As you are well aware by now, a relatively new phenomenon has gained prominence in business circles over the past few years: social networking. In its simplest terms, social networking is the practice by which Internet users build relationships with other Internet users.
The universe of sites that help them perform this task is known as the “social media.” There are dozens of examples of existing social media networks, but the most prominent being used in business are Twitter, LinkedIn, Facebook and YouTube.
Because such sites allow fast in-teraction with a large number of global consumers, social media have become appealing to businesses big and small for a host of sales and marketing functions. Social media provide an effective way to keep customers informed of new products, company news and pricing specials, as well as for your employees to gain knowledge from experts at a particular company. The ability to engage online with customers, prospects and industry influencers can be an important part of a material handling distributor’s marketing plan and brand strategy.
At AK Material Handling Systems, me and another individual are responsible for maintaining the company-affiliated social media accounts. We have a weekly meeting to determine what products we want to talk about, and then we rely on our salespeople, outfitters and design experts to contribute some of the content. Social media engagement has proven to be a great way to stay up to date with the industry, find out what our competition and customers are saying, learn about new products and brand ourselves. It’s been beneficial in educating our customers and to be educated by other individuals and groups.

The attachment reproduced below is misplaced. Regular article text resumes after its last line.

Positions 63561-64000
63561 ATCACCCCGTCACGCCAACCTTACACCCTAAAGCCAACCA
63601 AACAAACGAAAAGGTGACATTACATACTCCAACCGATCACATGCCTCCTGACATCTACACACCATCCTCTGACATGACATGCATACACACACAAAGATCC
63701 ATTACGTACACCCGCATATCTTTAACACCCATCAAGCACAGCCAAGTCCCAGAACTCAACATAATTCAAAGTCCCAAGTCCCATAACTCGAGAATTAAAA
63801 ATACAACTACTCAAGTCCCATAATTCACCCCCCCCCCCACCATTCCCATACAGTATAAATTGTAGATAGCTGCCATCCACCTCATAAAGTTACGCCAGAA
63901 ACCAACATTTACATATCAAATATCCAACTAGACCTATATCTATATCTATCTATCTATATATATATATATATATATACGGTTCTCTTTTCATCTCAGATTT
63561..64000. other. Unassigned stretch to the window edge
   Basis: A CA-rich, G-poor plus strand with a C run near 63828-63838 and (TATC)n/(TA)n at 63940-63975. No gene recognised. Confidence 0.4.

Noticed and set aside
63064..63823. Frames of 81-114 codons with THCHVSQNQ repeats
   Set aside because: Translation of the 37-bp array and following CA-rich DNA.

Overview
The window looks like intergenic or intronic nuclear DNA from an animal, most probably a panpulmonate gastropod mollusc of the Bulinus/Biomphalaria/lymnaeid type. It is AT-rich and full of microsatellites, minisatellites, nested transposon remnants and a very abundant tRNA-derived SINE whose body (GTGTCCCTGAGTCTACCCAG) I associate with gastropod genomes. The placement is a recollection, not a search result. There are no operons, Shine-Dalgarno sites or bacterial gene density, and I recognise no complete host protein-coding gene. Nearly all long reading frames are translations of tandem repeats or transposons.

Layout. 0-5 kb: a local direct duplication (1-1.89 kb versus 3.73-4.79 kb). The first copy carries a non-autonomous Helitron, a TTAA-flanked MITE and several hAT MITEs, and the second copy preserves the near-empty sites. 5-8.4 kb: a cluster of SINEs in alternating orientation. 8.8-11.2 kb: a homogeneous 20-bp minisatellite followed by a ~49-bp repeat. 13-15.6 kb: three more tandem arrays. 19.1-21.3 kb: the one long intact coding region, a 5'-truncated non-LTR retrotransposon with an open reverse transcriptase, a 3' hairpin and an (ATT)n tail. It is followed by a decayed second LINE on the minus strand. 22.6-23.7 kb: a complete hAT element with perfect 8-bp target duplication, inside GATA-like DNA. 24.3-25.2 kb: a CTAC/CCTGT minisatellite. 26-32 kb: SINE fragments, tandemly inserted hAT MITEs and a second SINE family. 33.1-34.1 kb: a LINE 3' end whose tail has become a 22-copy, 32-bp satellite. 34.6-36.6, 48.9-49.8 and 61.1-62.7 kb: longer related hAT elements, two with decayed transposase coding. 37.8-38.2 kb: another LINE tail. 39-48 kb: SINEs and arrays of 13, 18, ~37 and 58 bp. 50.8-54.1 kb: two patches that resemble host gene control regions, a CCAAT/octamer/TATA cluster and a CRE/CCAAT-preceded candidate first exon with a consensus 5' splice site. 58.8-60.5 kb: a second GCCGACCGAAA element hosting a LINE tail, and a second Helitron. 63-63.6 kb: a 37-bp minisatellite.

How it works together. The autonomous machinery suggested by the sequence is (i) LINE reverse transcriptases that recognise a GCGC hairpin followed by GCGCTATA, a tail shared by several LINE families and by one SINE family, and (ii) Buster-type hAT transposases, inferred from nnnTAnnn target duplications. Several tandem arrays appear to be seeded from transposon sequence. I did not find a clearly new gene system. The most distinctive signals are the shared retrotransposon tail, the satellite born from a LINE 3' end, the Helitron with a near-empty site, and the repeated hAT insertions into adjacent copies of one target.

|AK Material Handling Systems’
Social Media AccountsTwitter: @AKequipment, @MN_Pallet_Rack, @PalletRackNow, @WPRP_PalletRackLinkedInFacebook
The benefits are many, but there can also be some drawbacks if employees don’t use these tools properly. We developed a policy to help ensure that we stay on course as a company, and at the same time safeguard our employees’ personal privacy. Each employee is asked to sign it. There are a number of details to consider, and some practices that we’ve found successful are outlined below.
Maintaining a Good Reputation
The employees who are posting to the social media on behalf of your company must be schooled in brand management. They are the face of the company to the outside world, and therefore should always be respectful, clear and thoughtful when expressing ideas and opinions. Do not permit them to belittle or insult others, including competitors. A competitor or friend may be following your postings, and a follower of theirs may be offended by your social interactions. Right or wrong, they will be upset not only with the individual but also with the company.
We encourage our social media users to link to outside sources of information when appropriate. Our contacts can then easily access the information we are referencing. However, make sure your policy includes an explanation of the appropriate use of links. Redirecting to an outside source may imply an endorsement of all its content, which can cause problems if you aren’t careful.